LETTERS: Destroying city’s old buildings; migration from liberal states | Opinion

Destroying city’s old buildings I continually read of new businesses tearing down “older” buildings to build new ones, and it grieves me to see this happen in our fair city. From the “old Macaroni Grill” on far north Academy (now a Lazy Dog restaurant) and the Elephant Bar and Grille […]

Destroying city’s old buildings

I continually read of new businesses tearing down “older” buildings to build new ones, and it grieves me to see this happen in our fair city. From the “old Macaroni Grill” on far north Academy (now a Lazy Dog restaurant) and the Elephant Bar and Grille right across the street, now a Raising Cane to the announcement today of the Outback Steak House at First and Main — to make way for an In ‘n Out Burger location, I feel like it is such a waste of resources. These restaurants were built with beautiful interiors, great materials, and they end up in a heap of trash.

But this isn’t all; so many other retail and commercial properties meet the same fate. I know that “progress” is the watchword of these decisions, but I find it difficult to fathom the cost and expense of doing this rather than developing a new site or trying to utilize what was in place before tearing them down. The expense might be a little greater than building from the ground up, but it preserves our finite resources, continues to find ways to utilize what we have, and draws people to a location that once had a thriving business.

It can be compared to older buildings on college campuses and municipal buildings that were destroyed by yet other wrecking balls. Thank goodness our city saved the Pioneers Museum from the same fate. Unfortunately, Palmer High School’s beautiful tower and clock and building weren’t so fortunate. Many buildings on the Colorado College campus met the same demise. It seems to be a constant theme in our society. The list goes on and on.

Ron Rubin

Colorado Springs

Migration from liberal states

I really appreciate the nonpartisan factual approach that Tom Cronin and Bob Loevy bring to their columns. “Moving Blue” continues that standard, however, seems to miss the biggest single driver of Colorado moving from conservative to liberal: in migration from other, more liberal states.

According to the Colorado Department of Local Affairs, Colorado population growth from 1985 through 2017 has predominantly been due to migration from other states. The composition of this in migration has predominantly been young adults between 20 and 29. Overall, Colorado population increased from 3.29 million in 1990 to an estimated 5.85 million in 2020, or 77%. Many of these migrants are from California, Illinois and the East Coast, where liberal leaders have made it impossible to live.

Interstate migrants are moving to urban areas (Colorado Springs to Fort Collins), as cited by the authors. Most of them are young, which skews Democratic or further left. Most of them seem unable to leave their politics at their former home, resulting in Colorado moving toward the same fate.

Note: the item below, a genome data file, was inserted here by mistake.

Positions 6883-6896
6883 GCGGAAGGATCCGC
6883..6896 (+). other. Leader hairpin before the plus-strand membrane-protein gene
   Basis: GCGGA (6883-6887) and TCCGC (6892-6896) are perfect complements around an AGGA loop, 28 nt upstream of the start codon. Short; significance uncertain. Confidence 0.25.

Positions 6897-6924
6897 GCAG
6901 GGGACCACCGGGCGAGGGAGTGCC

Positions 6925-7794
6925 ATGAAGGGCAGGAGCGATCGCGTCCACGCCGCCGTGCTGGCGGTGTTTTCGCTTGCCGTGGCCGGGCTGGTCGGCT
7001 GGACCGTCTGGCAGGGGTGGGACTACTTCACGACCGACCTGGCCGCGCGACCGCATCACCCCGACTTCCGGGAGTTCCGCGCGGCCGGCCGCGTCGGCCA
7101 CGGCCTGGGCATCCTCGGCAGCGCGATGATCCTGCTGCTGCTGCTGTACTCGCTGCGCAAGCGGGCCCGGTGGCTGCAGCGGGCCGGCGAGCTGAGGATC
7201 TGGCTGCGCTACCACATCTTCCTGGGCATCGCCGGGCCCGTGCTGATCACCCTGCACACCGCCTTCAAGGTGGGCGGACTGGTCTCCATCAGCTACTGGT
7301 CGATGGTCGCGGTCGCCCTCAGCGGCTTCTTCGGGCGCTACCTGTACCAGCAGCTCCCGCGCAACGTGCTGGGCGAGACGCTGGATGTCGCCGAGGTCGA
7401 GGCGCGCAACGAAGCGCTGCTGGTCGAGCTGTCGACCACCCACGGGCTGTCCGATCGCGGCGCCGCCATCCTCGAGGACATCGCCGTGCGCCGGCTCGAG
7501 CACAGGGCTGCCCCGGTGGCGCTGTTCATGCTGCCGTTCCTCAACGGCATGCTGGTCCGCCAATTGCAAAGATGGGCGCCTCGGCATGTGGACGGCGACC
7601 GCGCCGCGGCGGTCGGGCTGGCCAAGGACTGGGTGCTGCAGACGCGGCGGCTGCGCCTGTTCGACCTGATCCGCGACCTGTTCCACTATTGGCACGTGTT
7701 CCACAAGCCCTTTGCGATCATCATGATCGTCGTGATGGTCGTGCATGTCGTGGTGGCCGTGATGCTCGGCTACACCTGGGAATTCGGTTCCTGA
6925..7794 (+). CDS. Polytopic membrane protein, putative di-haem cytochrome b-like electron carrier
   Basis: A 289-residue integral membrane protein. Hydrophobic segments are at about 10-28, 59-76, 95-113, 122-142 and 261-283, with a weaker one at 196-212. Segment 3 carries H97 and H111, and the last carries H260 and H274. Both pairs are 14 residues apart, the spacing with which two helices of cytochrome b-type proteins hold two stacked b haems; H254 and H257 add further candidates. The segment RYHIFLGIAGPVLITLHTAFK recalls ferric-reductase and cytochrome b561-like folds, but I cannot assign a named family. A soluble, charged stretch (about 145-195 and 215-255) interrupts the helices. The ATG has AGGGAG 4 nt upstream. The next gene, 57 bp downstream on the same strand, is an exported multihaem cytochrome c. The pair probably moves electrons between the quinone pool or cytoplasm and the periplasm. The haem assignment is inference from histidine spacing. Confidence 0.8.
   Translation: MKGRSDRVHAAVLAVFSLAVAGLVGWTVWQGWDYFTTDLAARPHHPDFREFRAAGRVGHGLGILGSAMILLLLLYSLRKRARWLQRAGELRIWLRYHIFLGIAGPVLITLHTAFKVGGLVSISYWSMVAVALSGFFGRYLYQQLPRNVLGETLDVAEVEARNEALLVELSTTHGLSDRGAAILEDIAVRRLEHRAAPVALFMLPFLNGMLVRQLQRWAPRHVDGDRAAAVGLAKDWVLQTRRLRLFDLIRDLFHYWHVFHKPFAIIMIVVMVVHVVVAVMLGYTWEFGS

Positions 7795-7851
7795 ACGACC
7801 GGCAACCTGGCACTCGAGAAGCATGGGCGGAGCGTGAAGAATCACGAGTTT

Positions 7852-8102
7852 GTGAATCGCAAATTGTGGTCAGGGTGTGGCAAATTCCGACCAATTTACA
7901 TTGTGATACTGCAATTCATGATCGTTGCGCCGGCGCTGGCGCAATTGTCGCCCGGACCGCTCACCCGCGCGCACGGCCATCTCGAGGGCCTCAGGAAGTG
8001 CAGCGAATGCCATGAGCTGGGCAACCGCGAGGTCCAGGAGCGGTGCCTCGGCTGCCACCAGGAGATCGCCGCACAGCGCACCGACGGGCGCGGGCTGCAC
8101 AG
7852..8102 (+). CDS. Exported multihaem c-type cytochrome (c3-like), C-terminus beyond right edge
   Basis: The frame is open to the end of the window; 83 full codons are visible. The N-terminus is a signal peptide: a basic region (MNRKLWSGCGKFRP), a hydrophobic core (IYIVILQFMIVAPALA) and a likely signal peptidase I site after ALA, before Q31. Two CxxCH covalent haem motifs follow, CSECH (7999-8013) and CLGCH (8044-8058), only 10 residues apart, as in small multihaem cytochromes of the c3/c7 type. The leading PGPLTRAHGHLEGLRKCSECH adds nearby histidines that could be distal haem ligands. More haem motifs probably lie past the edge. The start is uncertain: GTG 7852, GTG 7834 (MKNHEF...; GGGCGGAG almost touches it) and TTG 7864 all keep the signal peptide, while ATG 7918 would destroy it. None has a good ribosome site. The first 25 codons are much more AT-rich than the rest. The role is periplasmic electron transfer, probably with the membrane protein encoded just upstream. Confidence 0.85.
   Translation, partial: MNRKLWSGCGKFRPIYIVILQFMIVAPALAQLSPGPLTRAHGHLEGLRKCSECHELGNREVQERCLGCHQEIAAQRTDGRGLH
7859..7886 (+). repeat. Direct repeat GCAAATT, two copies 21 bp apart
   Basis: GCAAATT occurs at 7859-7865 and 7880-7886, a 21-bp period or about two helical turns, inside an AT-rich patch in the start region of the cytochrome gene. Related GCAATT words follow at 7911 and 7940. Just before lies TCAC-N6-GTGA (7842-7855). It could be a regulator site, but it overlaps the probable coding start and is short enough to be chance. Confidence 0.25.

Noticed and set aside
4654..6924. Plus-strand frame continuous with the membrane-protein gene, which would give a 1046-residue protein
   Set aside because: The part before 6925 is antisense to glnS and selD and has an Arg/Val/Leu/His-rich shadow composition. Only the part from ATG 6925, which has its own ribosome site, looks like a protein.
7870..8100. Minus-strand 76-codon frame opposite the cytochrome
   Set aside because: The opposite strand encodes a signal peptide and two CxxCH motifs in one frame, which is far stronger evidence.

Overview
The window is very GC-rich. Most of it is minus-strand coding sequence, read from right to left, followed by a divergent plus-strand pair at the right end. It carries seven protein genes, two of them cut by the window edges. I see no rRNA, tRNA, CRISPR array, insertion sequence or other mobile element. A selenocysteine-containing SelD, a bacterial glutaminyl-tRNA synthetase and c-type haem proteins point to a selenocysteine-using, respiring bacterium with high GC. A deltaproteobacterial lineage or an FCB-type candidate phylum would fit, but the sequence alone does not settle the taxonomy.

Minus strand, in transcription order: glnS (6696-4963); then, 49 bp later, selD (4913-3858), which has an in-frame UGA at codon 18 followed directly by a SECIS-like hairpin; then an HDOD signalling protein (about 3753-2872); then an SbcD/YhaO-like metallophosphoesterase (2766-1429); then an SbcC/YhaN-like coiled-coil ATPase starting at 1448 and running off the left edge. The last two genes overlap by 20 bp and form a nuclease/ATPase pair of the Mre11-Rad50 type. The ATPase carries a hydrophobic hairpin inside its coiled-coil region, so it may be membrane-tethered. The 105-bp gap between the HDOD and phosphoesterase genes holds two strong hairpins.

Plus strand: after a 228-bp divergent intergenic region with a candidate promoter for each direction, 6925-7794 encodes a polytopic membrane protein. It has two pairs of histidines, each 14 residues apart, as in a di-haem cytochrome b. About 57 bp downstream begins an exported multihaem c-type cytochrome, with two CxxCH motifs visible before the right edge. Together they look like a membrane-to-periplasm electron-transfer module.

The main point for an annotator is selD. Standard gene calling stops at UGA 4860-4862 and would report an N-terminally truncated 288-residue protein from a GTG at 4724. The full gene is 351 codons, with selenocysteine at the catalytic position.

I have never disparaged people moving to beautiful Colorado. Welcome. Please don’t turn Colorado into what you left.

Dave Vandenberg

Colorado Springs

The next real debate

The first presidential debate was disappointing in that it was not really a debate. It was more like a semicontrolled argument. As a high school and college debater, I was expecting the formal outline of the debate: each participant speaks for a determined time, and then each participant has a determined time for rebuttal.

That might have been the plan — but certainly didn’t follow that in application.

It would seem that in future debates, the moderator should have a cut-off button for each candidate’s microphone. If going more than 10 seconds over the allotted time, then the microphone gets shut off — and stays off until the next time they are to speak. A large clock with a second hand would be visible to the candidates so they would know exactly how much time is left for each of their segments.

If this was done — bring on the next real debate.

Scott Anthony

Colorado Springs

Ancient wisdom rings true

If ever there was a genuine reason to offer other party affiliations for our fragile county, it is now. With two yahoos in a rolling cartoon of equal ignominy, it was Trump and Biden, leaving most Americans with our questions still unanswered and scratching our heads wondering how both of these “men” even learned how to climb a ladder.

The wisdom introduced thousands of years ago by King Solomon, future candidates might let this be their mantra: “Never say anything that is not true. Have nothing to do with lies and misleading words. Look straight ahead with honest confidence; do not hang your head in shame. Plan carefully what you do and whatever you do will turn out right”. Proverbs 4:24-26

Thank you for considering my POV.

Linda Coates

Colorado Springs

Putting family members at risk

My husband and I are senior citizens. We got our flu shots (which are never 100%). We have our 13-year-old grandson living with us while he is doing online schooling. He has Medicaid insurance. We have tried repeatedly to get him a flu shot. We are told it will be available “sometime in October or November.” This is a danger to us. The vaccine is available at numerous places (Target, Safeway, Walmart, etc). Medicaid patients are being put at risk — then putting the rest of their family members at risk.

Diane Savage

Colorado Springs

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